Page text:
A saw by any other name could cut as sweet
I have many favourite saws. One in each of the categories. You’ve seen them in past posts here on my blog. I don’t collect them. I can’t imagine the empty vanity in collecting good saws you don’t use to work work wood with. I want to wear out all of my saws, but it’s unlikely that I could even wear out one of my personal saws and here is the reason.
An eBay buy that turned out to be a very fine Gent’s hand ripsaw
Forty six years ago, as an apprentice, I bought a Spear & Jackson tenon saw, a Sandvik panel saw, a Disston rip saw and a Disston panel saw. I have used them since 1965, throughout my life as a working craftsman, (that means most days) sharpened them myself month after woodcutting month, and they are still have about two-thirds working steel left in them. I think that Sandvik was the best of the bunch as far as lasting simply because the steel was the best. As for the design, I still don’t care for the plastic handles, they make me sick to look at them really.
Sandvik was one of the first to disgard wooden handles and their first plastic handles with the dragon symbol was at least hand fitting. That says something for its company carbon footprint. It pioneered disposable saws by hardening the steel teeth and adding cheap plastic (spastic) handles under the more recent name of Bahco. It is the ultimate disposable saw. It doesn’t need to be, and we can do nothing about it as the company proved its superiority by being in control of what we buy. You see, all the joiners and carpenters I meet tell me that they no longer use “those old saws.” The buy ones that can be thrown away because, they reason, it’s now quicker easier and cheaper to, well, just buy another. They don’t see that they have been rendered impotent. They can’t sharpen saws anymore, they don’t know how. They don’t know a man can sharpen and set a saw in a few minutes and that a good saw will last a hundred years. Anyway, Sandvik’s assets are 90 billion and every carpenter and joiner thinks that they are wonderful because they don’t have to sharpen saws any more.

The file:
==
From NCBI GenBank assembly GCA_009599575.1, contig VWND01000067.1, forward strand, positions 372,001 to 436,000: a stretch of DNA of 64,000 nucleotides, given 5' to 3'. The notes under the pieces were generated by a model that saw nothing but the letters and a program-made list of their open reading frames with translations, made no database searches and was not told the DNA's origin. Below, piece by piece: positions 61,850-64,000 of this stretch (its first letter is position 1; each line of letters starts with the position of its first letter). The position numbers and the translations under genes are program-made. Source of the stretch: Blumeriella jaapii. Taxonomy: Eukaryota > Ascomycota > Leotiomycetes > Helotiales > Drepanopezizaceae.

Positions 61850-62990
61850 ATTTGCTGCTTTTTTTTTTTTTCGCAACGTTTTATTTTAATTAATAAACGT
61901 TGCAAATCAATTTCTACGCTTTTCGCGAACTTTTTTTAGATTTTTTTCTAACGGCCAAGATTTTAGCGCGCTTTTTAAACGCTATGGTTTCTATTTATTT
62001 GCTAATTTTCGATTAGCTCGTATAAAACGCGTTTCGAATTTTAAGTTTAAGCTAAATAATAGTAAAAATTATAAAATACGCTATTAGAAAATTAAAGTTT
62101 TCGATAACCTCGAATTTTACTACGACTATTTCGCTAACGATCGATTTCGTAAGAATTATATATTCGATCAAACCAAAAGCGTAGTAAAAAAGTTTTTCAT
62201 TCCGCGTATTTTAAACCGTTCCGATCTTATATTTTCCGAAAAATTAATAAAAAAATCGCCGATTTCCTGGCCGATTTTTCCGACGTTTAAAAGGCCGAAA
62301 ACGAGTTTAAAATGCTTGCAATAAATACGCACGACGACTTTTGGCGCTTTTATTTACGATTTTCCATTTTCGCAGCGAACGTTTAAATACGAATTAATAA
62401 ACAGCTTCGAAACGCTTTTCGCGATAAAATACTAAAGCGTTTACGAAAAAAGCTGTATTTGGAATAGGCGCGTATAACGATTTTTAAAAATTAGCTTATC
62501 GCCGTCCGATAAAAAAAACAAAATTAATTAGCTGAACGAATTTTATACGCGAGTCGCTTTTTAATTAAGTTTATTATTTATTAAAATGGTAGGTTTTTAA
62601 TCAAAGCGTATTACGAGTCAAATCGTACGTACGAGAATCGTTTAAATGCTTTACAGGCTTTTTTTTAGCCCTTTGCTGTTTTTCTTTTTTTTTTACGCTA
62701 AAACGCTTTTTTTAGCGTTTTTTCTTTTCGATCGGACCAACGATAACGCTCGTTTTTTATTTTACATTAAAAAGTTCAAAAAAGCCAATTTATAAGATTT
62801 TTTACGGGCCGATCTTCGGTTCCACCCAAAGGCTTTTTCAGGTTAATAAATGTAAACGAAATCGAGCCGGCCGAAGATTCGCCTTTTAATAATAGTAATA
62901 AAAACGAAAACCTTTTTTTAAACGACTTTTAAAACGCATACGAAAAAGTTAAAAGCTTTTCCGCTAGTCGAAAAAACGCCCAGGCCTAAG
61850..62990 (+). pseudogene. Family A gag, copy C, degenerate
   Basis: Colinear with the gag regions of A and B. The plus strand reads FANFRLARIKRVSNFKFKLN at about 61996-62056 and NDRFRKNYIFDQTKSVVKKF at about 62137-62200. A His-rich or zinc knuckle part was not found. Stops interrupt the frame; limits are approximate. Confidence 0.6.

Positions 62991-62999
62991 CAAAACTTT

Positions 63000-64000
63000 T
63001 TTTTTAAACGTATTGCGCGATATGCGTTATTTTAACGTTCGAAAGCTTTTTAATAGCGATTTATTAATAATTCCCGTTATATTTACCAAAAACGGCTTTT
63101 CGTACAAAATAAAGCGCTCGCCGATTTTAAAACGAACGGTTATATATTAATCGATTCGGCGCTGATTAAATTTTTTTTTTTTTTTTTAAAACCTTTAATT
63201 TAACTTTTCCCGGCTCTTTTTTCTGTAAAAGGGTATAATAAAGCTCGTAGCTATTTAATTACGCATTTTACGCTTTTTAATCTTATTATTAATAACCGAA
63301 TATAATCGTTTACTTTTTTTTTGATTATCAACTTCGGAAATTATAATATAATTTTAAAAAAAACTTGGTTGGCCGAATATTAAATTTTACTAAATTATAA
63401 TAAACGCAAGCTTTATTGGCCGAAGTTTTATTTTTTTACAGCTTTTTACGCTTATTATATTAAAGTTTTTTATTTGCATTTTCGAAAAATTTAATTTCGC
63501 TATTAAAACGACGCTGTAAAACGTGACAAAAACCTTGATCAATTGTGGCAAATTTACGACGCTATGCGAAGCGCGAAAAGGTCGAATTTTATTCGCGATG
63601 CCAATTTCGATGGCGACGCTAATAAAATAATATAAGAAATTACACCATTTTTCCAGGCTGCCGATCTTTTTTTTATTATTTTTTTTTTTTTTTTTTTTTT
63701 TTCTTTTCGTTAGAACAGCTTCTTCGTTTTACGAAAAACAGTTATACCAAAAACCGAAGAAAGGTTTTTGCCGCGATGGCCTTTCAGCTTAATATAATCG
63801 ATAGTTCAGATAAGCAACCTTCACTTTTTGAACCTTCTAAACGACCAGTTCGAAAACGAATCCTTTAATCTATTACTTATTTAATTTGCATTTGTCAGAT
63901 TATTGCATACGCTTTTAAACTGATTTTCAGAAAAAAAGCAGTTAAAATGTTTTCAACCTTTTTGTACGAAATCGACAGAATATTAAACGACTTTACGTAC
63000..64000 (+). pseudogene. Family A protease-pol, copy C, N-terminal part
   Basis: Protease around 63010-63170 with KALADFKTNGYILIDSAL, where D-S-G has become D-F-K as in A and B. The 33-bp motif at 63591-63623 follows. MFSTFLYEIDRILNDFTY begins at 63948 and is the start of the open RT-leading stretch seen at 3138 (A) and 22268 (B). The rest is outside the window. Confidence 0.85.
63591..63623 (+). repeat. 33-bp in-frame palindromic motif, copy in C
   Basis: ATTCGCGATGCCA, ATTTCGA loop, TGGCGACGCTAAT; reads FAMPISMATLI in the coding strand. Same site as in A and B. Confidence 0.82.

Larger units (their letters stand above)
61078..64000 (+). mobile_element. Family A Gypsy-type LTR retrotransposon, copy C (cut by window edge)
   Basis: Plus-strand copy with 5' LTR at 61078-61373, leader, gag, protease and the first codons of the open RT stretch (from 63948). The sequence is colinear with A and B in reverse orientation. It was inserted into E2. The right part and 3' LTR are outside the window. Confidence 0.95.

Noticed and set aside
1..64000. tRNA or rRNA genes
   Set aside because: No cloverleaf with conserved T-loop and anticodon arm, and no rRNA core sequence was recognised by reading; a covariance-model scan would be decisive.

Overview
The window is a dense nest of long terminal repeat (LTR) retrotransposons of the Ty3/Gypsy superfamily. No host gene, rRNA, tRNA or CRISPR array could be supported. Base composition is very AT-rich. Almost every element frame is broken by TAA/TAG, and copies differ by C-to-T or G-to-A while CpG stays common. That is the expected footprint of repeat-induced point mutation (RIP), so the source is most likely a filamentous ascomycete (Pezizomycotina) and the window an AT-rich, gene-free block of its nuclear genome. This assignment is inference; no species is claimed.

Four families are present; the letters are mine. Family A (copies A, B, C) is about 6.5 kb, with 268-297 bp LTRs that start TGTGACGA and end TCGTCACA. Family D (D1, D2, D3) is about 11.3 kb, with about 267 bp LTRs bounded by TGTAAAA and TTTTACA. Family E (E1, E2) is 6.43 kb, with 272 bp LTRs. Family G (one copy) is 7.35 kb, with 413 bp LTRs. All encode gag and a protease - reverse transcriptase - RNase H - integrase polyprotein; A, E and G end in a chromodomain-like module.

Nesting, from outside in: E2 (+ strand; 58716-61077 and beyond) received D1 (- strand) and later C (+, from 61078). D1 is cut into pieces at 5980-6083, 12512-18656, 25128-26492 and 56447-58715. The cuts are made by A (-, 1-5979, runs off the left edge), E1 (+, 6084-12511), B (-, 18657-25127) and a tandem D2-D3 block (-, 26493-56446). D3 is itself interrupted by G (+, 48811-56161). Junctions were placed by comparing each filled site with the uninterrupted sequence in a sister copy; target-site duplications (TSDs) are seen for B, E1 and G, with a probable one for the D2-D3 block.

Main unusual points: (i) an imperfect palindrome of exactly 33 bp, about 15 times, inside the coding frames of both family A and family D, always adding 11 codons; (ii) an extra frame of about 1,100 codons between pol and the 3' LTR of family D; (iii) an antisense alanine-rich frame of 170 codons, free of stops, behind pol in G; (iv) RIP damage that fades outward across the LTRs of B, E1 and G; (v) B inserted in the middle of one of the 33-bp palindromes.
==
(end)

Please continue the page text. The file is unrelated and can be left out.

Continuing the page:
A Henry Disston No7 made circa 1848 and still being used by me in 2011
But look at this. This is a Disston saw. Look at the handle, the shape fits a man’s hand like the hand inside a glove. This saw was made to celebrate an event for Hammacher Schlemmer in New York in 1848.
Imagine. I use this saw in place of the Sandvik I could no longer stand the sight of with its ugly plastic handles instead of wood. You see, I wore out the plastic handle. It began to break up. You can’t appreciate a wooden handled saw until you’ve had one like this where it feels as though it’s been custom fitted to your own hand. This handle is oak as you can see, but just ponder the shape for a minute. Imagine the imprint Henry Disston had on this design for saw handles. I am grateful to modern day US makers like Bob Wenzlof of Wenzlof Saws and Lie Nielsen who spend much time refining saw handles from real wood. They set the standard and we should look to them and support them as they stand against the flow of mass making to establish care in manufacturing high quality hand tools for us.